How to Counteract the Effects of Alcohol

More than a million new cases of skin cancer are diagnosed every year, affecting about one in three Americans in their lifetimes. As I discuss in my video Preventing Skin Cancer from the Inside Out, although the chief risk factor is UV exposure from the sun, alcohol consumption may also play a role. Most of the cancers associated with alcohol use are in the digestive tract, from mouth cancer, throat cancer, and stomach cancer down to cancers of the liver and colon. These involve tissues with which alcohol comes in more direct contact. But why skin cancer?

A study of 300,000 Americans found that excessive drinking was associated with higher rates of sunburn. It “may be that heavy and binge drinking are markers for an underlying willingness to disregard health risks” and pass out on the beach, but it also may be because breakdown products of alcohol in the body generate such massive numbers of free radicals that they eat up the antioxidants that protect our skin from the sun. Plants produce “their own built-in protection against the oxidative damage of the sun,” and we can expropriate these built-in protectors by eating those plants to function as cell protectors within our own bodies. One might say fruit and vegetables provide the best polypharmacy—the best drug store—against the development of cancer.

The ingestion of plant foods increases the antioxidant potential of our bloodstream, which can then be deposited in our tissues to protect us against the damaging effects of the sun’s rays, but only recently was it put to the test.

Researchers studied 20 women and burned their buttock skin with a UV lamp before and after half of them ate three tablespoons of tomato paste a day for three months. There was significantly less DNA damage in the derrieres of those who had been eating the tomatoes. So, three months or even just ten weeks before swimsuit season, if we eat lots of an antioxidant-rich food, such as tomato sauce, we may reduce the redness of a sunburn by 40 percent. It’s like we have built-in sunscreen in our skin. Now, this isn’t as good as a high SPF sunblock, but “[m]uch of the UV exposure over a life time occurs when the skin is not protected; thus, the use of dietary factors with sun-protecting properties might have a substantial beneficial effect.”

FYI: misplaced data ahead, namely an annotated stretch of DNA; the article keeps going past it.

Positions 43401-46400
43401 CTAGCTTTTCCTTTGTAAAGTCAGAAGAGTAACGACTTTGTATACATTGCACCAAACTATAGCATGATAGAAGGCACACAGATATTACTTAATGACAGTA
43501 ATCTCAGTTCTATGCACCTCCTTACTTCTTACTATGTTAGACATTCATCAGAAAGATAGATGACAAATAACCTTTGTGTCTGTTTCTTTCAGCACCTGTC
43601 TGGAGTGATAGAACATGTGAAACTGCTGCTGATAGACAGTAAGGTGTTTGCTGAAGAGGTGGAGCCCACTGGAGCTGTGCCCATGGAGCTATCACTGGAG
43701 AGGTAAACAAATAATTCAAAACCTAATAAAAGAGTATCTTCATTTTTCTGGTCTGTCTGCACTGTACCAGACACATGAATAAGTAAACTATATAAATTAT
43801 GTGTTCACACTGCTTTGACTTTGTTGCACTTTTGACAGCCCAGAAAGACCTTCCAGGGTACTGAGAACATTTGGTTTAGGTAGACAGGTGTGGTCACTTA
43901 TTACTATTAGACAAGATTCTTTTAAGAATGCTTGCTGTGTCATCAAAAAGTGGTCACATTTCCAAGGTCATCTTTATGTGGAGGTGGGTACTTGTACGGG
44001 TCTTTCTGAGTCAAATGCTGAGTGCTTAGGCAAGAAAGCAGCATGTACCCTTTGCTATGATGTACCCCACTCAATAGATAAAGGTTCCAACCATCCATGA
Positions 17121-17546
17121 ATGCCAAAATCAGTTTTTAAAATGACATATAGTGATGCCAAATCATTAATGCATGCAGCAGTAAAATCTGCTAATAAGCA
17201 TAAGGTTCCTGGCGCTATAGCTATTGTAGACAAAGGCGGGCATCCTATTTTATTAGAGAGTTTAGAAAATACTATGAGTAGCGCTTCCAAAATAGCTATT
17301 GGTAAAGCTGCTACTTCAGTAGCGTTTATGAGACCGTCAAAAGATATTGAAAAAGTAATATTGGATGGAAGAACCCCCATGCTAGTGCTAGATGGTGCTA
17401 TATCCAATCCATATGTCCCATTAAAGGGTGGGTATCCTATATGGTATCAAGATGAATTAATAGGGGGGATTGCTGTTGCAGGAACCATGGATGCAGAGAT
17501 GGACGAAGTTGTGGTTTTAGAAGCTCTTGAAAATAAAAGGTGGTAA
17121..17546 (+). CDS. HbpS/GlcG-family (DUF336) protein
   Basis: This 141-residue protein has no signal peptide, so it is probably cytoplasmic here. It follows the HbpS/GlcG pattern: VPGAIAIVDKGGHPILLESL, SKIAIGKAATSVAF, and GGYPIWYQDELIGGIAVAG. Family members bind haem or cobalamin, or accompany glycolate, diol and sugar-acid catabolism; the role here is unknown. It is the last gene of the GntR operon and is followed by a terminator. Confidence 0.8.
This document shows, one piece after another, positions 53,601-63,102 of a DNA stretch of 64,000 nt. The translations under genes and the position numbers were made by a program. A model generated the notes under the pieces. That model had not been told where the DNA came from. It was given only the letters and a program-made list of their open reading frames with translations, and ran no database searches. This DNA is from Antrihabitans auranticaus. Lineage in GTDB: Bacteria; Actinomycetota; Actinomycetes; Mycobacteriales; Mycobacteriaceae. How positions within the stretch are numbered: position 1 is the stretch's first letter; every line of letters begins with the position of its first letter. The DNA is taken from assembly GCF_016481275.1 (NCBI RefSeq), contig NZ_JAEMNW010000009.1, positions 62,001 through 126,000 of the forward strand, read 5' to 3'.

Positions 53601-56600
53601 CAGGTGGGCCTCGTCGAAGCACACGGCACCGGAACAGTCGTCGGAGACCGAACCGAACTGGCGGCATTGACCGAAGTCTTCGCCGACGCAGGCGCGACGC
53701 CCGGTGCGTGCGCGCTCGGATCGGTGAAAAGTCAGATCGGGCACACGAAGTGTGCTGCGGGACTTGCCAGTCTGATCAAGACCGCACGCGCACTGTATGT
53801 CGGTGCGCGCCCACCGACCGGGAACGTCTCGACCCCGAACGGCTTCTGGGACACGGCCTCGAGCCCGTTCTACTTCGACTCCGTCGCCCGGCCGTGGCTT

It works both ways, though. Alcohol consumption decreases the protection within our skin. If you have people drink about three shots of vodka, within eight minutes—not after ten weeks, but within just eight minutes––the level of carotenoid antioxidants in their skin drops dramatically. If, however, you drink the same amount of vodka in orange juice, there is still a drop in skin antioxidants compared with the initial value, but drinking a screwdriver cocktail is not as bad as drinking vodka neat. Is the difference enough to make a difference out in the sun, though?

After the drinks, researchers exposed volunteers to a UV lamp and waited to see how long it would take them to burn, and the time span until they started turning red was significantly shorter after alcohol consumption than in the experiments in which either no alcohol was consumed or alcohol was consumed in combination with orange juice. It came out to be about an extra half hour out in the sun based solely on what you put in your mouth before heading to the beach. And, oranges are pretty wimpy––not as bad as bananas, but berries have the highest cellular antioxidant activity.

The researchers concluded that “[p]eople should be aware of the fact that the consumption of alcohol in combination with UV light [from sun exposure or a tanning booth] increases their risk of sunburn and therefore their risk of developing premature skin aging and even skin cancer.” If you are going to drink alcohol and be out in the sun, you should make sure you are using sunblock or, at the very least, drinking a strawberry daiquiri or something else to reduce oxidative damage.

Isn’t that wild? Antioxidant dynamics in the body change minute to minute so be sure to keep yourself topped off. See:

What else can tomatoes do? Check out Inhibiting Platelet Activation with Tomato Seeds.

Other videos on skin health include:

Alcohol doesn’t just raise the risk of skin cancer. See Breast Cancer and Alcohol: How Much Is Safe?. But, like the orange juice in a screwdriver cocktail, grape skin components may help mediate wine’s adverse effects. See Breast Cancer Risk: Red Wine vs. White Wine.

In health,